The first section of the film deals with the massacre, placing it within a historical context of a politically and socially fragmented society and the ambivalent attitude of the institutional church in Latin America to liberation theology. Kimel’s persuasive and eloquent account of these events does much to provide this part of the film with a clear structure. Interviews with Fr Kevin O’Neill, the mentor of the members of the congregation dedicated to the tenets of Liberation theology, form a moving tribute to the murdered men. The excerpts from Kelly’s diary and the interviews with the mothers of the seminarians vividly communicate the atmosphere of fear and suspicion that pervaded Argentina at the time, as Kelly writes of death threats against him while both mothers dreamt that their sons would be killed. The film also effectively chronicles the church’s collusion with the regime and the paradox that the junta leader Admiral Videla was profoundly religious and even attended the funerals of the men his henchmen had murdered. The only questionable decision in this part of the film is the reenactment of the moment when the assassins enter the parish house through the church, during which one faceless killer blesses himself. Presumably the intention here was to underline the connection between the church and the military, but this has already been persuasively established and the use of this brief scene opens the directors to charges of dramatising rather than reporting the events portrayed.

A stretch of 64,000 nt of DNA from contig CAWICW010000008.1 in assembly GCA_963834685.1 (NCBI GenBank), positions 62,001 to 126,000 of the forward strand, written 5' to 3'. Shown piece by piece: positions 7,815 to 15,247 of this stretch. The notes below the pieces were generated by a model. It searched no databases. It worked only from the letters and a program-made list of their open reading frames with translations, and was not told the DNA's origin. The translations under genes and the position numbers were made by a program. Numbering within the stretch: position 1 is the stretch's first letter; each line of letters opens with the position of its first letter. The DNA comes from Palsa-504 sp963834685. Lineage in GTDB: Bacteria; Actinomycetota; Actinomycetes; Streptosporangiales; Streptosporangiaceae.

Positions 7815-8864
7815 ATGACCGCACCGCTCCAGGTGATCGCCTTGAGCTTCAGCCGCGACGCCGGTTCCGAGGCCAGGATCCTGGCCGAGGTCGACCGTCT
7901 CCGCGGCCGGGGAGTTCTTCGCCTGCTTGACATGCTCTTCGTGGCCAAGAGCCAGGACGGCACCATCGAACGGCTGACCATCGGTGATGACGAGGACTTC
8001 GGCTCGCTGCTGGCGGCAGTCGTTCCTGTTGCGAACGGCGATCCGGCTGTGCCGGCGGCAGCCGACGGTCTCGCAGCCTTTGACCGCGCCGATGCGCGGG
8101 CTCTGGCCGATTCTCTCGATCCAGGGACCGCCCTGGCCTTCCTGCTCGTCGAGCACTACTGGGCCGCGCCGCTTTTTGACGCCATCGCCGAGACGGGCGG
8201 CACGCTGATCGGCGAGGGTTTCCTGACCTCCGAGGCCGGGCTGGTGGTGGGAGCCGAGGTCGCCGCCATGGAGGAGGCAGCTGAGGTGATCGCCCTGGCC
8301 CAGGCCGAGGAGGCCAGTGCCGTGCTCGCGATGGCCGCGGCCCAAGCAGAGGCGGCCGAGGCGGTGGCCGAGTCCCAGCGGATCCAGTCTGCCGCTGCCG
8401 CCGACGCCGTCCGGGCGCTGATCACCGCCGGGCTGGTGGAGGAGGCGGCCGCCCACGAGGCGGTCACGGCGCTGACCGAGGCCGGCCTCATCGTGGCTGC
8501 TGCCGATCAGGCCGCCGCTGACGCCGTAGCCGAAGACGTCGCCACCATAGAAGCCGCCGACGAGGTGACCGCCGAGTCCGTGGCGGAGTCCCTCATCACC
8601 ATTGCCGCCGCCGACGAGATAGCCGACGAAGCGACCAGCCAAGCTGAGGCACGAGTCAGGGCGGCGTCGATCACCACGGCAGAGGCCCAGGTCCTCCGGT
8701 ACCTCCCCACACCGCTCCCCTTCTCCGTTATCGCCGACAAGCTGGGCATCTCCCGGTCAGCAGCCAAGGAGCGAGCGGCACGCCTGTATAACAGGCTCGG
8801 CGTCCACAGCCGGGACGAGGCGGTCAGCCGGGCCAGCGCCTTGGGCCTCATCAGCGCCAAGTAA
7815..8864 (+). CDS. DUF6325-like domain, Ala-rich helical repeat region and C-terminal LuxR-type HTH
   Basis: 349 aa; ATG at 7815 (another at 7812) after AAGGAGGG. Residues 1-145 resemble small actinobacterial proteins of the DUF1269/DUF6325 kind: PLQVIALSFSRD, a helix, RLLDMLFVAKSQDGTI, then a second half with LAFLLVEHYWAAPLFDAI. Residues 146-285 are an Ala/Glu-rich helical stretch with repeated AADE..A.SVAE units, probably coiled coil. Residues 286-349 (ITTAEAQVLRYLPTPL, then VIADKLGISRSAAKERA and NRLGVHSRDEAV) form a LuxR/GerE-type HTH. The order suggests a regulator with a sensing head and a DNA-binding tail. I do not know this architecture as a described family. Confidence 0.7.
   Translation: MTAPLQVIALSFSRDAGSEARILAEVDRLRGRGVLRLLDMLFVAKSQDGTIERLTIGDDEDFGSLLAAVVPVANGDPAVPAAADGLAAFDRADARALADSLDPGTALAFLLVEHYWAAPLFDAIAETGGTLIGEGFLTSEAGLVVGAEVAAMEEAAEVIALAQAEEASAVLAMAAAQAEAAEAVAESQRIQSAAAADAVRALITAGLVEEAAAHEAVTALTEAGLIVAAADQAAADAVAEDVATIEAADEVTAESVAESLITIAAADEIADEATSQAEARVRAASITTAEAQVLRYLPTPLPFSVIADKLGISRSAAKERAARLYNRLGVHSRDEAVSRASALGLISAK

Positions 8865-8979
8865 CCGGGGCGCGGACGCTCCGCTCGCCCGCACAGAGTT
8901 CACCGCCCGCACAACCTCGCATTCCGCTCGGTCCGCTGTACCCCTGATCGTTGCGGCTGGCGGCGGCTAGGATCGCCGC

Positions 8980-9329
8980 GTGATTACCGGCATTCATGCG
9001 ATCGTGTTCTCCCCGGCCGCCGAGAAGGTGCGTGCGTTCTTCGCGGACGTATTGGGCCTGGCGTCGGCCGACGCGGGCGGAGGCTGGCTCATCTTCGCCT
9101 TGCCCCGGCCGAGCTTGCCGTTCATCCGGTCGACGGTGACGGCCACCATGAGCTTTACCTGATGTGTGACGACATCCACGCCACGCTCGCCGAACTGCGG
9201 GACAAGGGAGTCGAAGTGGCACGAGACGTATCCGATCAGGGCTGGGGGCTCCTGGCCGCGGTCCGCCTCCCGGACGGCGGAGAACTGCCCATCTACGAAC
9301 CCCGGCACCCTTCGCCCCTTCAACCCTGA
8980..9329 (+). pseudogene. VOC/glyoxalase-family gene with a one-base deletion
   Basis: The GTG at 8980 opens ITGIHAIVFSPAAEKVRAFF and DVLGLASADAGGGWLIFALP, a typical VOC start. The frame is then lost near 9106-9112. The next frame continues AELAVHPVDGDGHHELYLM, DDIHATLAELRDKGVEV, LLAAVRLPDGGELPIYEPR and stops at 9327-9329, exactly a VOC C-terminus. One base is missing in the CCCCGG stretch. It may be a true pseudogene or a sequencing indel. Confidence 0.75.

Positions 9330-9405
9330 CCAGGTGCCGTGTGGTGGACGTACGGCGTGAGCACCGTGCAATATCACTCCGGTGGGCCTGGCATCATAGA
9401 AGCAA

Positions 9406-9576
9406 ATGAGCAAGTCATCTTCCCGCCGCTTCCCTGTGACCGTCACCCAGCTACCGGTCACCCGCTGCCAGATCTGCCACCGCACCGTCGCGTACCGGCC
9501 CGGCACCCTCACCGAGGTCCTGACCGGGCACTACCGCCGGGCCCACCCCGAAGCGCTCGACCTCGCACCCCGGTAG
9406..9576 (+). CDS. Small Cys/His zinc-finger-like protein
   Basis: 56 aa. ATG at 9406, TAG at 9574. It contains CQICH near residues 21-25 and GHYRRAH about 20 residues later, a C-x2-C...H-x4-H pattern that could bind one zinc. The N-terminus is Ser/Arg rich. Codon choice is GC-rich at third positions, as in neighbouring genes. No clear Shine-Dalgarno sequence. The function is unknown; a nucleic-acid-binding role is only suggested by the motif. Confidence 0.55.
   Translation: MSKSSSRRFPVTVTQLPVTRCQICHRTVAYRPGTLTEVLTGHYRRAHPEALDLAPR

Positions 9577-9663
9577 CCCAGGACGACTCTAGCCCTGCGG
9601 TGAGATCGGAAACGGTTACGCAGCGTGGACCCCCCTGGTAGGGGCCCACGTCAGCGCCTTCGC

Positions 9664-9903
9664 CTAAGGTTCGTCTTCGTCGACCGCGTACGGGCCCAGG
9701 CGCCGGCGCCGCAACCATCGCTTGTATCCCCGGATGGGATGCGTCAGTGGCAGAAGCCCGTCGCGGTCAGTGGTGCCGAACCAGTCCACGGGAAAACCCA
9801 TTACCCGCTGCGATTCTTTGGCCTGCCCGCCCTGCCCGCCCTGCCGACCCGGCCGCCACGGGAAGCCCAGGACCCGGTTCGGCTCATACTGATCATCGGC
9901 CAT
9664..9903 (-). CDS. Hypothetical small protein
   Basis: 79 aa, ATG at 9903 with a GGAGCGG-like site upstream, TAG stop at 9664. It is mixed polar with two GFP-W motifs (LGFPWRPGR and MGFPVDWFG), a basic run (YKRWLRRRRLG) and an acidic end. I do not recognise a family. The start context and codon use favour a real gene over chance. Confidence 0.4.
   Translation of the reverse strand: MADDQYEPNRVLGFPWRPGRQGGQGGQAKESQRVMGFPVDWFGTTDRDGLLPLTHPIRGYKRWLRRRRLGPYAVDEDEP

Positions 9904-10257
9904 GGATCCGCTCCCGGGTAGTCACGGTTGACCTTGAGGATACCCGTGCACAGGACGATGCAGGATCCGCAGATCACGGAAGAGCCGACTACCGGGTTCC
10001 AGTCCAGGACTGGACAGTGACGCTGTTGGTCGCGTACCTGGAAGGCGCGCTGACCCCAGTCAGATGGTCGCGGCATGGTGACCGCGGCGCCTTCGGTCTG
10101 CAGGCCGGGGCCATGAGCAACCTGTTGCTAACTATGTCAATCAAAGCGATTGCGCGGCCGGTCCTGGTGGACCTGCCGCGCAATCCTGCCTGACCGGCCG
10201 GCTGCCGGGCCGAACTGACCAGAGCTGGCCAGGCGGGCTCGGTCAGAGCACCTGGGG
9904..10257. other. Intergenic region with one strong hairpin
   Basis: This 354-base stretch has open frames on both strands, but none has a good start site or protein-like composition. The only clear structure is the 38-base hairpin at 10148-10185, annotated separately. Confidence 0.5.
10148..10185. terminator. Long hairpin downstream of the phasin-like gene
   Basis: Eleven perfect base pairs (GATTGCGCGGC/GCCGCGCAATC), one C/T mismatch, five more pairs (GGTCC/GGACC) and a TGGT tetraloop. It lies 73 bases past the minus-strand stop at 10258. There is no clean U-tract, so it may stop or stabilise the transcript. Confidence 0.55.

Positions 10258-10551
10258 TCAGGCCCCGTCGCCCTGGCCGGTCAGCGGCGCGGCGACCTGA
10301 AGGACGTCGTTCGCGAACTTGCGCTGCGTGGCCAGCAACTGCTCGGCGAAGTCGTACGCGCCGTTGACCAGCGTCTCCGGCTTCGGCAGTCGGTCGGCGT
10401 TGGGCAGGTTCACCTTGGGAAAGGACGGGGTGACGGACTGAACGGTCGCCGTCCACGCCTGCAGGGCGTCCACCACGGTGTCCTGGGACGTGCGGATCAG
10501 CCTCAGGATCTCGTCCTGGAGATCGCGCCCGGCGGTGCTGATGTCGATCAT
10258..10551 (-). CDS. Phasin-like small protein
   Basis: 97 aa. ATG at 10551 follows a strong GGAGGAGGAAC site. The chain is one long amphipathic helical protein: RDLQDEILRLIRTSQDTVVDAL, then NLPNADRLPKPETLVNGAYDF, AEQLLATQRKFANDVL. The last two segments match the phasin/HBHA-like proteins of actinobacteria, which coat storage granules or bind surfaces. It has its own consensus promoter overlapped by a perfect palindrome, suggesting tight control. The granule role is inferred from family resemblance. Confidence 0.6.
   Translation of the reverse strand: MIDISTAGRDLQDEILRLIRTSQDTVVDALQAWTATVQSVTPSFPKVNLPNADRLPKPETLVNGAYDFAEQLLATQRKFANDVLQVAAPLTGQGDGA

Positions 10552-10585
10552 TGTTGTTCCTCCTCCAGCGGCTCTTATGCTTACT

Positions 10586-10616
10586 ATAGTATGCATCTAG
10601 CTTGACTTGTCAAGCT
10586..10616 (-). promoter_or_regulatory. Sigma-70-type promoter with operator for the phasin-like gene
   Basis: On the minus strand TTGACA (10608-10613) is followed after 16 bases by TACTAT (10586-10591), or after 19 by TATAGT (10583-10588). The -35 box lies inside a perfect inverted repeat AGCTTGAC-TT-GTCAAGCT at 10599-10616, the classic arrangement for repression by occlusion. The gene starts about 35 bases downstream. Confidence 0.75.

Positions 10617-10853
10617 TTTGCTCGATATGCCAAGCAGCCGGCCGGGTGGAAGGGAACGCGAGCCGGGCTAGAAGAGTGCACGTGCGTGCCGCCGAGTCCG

The second section of the film deals with Kilmeate’s difficulties as a result of his friendship with his former colleagues. He too is suspected of being a communist and possibly a terrorist. After his ordination, only O’Neill supported him, insisting that he stay in the parish though he was sidelined into youth ministry. Kilmeate’s determination to continue to help the poor led him to be transferred to Patagonia, where he was finally forced to leave the order as a result of a smear campaign roundly condemned as slander by O’Neill. His tale has a surprisingly hopeful conclusion, however, as he and other former St. Patrick’s seminarians continue to work to help the disadvantaged by defending the land rights of small farmers in Patagonia and forming collectives to help farmers secure fair prices for their goods. At first, the decision to continue the film to the present day through Kilmeate’s story seems rather puzzling, yet this is perhaps the greatest tribute that the film makes to the murdered men: the work of Kilmeate and others shows that the ideals they upheld have not died and that change is possible, albeit, in this case, outside the church.